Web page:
An additional concern is the difficulty in adequately pricing CDSs. Since each transaction is unique, there is a dearth of market information about each particular transaction. Reference could be made to the general default swap market, but such information is no more accurate than that which could be obtained from the bond or other market. Where there is a market for the underlying bonds and CDSs, supposedly the CDS market leads the cash bond market in price discovery. But, as Richard Portes has pointed out, “‘leadership’ may be the result not of better information, but of the effect of CDS prices on the perceived creditworthiness of the issuer.” This result obtains because a small group of firms dominates the derivatives market, thereby raising questions about pricing efficiency. Moreover, studies from the European Union (EU) suggest that speculation in CDSs may, at least in the short run, lead to mispricing.
Finally, there is a question of how much liquidity exists in a thin market. JPMorgan Chase was supposedly expert in managing risk. Thus, it came as a shock when it announced that its chief investment office (CIO) had lost $2 billion in trading. As a further surprise, it next reported a $4.4 billion loss. Its own estimate rose to almost $6 billion and there was speculation that it could go as high as $9 billion. This dramatic increase was caused, at least in part, because of the difficulty that JPMorgan was having in unwinding its positions.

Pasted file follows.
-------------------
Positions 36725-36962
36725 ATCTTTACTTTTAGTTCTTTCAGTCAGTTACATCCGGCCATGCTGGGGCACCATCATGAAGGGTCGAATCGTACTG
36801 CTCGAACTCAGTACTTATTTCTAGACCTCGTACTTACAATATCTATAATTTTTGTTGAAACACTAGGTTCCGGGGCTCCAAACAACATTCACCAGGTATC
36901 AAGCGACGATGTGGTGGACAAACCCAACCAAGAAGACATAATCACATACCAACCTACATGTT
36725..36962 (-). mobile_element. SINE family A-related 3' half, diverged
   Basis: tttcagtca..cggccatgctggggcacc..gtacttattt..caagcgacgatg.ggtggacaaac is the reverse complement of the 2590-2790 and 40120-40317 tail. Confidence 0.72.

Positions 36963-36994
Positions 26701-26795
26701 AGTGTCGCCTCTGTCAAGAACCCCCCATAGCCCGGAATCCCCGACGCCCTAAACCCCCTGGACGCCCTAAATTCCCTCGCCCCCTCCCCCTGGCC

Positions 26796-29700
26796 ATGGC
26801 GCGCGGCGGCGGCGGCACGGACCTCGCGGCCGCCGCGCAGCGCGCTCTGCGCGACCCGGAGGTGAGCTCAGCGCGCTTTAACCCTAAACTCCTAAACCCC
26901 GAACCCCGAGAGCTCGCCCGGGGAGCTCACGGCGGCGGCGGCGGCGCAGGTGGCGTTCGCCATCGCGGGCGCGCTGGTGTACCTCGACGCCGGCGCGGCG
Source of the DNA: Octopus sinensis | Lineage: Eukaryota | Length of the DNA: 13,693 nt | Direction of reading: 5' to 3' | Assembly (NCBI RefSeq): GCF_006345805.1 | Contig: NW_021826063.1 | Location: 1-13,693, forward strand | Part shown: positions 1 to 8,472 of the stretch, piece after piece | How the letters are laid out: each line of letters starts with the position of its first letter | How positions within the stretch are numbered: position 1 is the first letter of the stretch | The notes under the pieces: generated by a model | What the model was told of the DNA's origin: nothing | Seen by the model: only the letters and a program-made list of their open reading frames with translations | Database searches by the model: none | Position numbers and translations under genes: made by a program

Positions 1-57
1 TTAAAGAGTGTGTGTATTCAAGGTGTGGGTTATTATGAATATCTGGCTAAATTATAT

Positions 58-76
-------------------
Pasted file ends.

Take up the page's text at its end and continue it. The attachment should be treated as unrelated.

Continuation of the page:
An Introduction to Naked Credit Default Swaps
While there are issues generally with regard to covered CDSs, these are magnified when considering naked CDSs. With covered CDSs, even though the buyer of protection has an interest in the underlying obligation, she faces a moral hazard problem. This problem arises because the holder of the obligation with respect to which protection is sought has, or at least should have, an informational advantage over the party furnishing protection and thus could take advantage of the person providing protection. It is the holder of the instrument who should be responsible for due diligence. Compared to the party furnishing protection, the holder has the relationship, the access, and the leverage to properly assess credit risk. Thus, to use a gambling analogy, CDSs are like gambling with loaded dice since the buyer of protection has better information than the provider of protection.
Despite the exacerbated moral hazard issues engendered by CDSs, they are permitted because the financial industry lobbied to ensure CDSs would not be treated as insurance under the Dodd-Frank Wall Street Reform and Consumer Protection Act. If they were treated as insurance, the purchaser would need to have an insurable interest in the subject of insurance. Since holders of naked CDSs have not extended credit to the debtor, they have no insurable interest. As an example, when homeowners buy protection against their house burning down, it is in their best interest that their house does not burn down. Similarly, in a covered CDS, the buyer would prefer that the debt be repaid and purchases insurance to protect against an event that the buyer of protection does not want to occur; namely, the debtor’s default. Conversely, in a naked CDS, the “investor” who purchases protection wants the credit default to occur in order to get paid. Otherwise, the “premiums” that the purchaser of protection pays would be wasted.